This ratings-driven motivation comes at the expense of both organizations’ credibility and devalues the importance of factual journalism. Viewers would have been better served if the reporter had simply read the document or just held it up to the camera and slowly flipped the pages.

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AP photo

This story appears in the April 5, 2012, edition of the Rutland County Express.

President Obama’s visit to Vermont last week may have been the first from a sitting president in 17 years, but throughout its history, the Green Mountain State has played host to many others. Some have come to campaign, some have come for pleasure and two were even born here. But, few, if any, of these visits were very remarkable. With that, I present an alternate history to Vermont’s presidential visits.

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Vyto Starinskas / Rutland Herald photo

In a city so notorious for its potholes, you’d think the road to the Board of Aldermen would be a little bumpier. Yet, again this year, the contest, while robust in number, was lacking in excitement.

Now, that isn’t necessarily a bad thing. That, for the most part, our local politics have been able to hold negativity at bay is something we should be proud of. Certainly, outside the rail, rancor and vitriol rear their heads on occasion — all towns have their naysayers — but the board, at least through the last several terms has managed to work together with respect if not always accord.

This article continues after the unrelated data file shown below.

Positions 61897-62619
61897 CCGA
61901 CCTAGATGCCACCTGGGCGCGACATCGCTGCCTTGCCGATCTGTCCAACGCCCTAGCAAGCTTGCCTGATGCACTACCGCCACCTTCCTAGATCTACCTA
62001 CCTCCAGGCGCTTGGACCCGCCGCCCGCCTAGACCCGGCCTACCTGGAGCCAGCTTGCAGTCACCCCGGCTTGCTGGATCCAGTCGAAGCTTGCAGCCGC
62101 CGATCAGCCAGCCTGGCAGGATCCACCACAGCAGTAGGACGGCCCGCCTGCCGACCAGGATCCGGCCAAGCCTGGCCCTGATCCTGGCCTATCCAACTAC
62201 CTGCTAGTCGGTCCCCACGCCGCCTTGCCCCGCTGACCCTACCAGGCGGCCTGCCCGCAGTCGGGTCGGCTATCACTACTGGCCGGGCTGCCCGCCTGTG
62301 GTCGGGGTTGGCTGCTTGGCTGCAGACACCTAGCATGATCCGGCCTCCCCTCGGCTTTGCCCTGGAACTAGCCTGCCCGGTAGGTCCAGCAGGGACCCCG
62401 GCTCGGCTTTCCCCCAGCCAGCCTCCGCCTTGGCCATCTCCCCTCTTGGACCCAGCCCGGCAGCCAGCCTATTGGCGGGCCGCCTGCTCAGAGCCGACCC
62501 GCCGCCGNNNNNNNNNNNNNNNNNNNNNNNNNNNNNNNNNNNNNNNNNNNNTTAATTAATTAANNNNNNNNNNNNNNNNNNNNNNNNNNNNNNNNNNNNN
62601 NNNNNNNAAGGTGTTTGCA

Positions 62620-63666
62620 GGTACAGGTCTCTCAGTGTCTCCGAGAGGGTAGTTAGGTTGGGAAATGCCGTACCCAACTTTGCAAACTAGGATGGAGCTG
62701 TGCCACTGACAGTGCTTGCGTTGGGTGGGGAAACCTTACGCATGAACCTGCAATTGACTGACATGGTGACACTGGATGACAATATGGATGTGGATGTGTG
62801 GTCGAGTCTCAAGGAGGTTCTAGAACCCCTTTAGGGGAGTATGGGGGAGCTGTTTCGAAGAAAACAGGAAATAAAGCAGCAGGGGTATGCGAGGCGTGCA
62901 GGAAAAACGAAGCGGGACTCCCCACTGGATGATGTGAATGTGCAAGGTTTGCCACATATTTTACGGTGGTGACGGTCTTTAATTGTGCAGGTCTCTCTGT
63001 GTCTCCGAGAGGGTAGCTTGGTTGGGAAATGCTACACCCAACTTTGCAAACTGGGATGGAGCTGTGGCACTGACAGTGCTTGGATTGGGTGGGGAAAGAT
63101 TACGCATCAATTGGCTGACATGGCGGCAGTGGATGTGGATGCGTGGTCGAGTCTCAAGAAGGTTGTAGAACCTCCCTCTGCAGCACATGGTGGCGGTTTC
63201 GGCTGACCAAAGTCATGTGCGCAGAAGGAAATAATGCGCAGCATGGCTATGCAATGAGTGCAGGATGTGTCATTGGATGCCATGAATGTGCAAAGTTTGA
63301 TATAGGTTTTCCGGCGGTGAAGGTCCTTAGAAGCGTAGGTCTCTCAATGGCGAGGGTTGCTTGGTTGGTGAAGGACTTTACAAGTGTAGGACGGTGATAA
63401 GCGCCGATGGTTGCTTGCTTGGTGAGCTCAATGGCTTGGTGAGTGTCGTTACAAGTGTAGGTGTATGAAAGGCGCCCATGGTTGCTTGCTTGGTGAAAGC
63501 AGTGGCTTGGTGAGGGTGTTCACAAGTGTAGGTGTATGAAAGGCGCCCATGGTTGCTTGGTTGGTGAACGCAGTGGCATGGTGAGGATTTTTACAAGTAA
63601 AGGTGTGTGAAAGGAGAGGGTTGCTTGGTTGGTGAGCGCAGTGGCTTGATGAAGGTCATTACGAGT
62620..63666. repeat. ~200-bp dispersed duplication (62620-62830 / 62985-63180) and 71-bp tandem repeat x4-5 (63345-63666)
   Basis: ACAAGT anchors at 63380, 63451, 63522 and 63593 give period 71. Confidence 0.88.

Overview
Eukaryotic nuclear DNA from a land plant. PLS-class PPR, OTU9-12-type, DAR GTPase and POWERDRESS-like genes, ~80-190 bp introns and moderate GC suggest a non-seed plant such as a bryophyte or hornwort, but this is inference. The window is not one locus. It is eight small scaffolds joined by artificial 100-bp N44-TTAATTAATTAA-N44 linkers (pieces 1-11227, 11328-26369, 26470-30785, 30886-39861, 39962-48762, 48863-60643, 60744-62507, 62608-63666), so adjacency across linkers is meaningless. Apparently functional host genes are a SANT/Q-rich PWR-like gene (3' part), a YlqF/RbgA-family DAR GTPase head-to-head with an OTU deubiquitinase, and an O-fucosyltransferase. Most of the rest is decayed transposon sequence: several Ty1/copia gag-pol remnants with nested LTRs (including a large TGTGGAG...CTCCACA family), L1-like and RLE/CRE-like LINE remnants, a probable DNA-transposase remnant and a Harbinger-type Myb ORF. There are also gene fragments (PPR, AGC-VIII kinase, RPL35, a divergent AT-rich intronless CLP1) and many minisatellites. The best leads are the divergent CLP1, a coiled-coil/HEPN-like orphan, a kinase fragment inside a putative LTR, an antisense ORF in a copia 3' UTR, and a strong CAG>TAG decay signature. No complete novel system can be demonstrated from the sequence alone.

But come on; it’s campaign season. Where’s the fire? Where’s the feistiness?

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A version of this story appears in the Feb. 16, 2012, edition of the Rutland County Express.

“For a state with so many hills, Vermont is pretty flat.”

This sentiment was expressed by a colleague of mine recently after a visit to the Vermont State House in Montpelier. And while this realization is nothing new, a day spent wandering the halls of our state government really drives it home.

At a time when the average citizen feels increasingly powerless — at the mercy of governments, corporations, banks, churches and other institutions that seem more concerned with self-preservation than with the public good — it is refreshing (and comforting) to know that Vermont’s government is still accessible, democratic and equitable.

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A version of this story appears in the Feb. 9, 2012, edition of the Rutland County Express.

Town Meeting Day is right around the corner, and in Rutland that means a slew of seats on the city’s Board of Aldermen are up for grabs.

This year, five two-year seats are in play, with a sixth one-year seat being sought uncontested by current Alderman Christopher Robinson. Of the other five, eight candidates have thrown their hats into the ring, and with only half of those candidates being current board members, we are guaranteed to see at least one new face inside the rail come March 6. (And by the end of the second paragraph, I believe I have used up every electoral euphemism known to man.)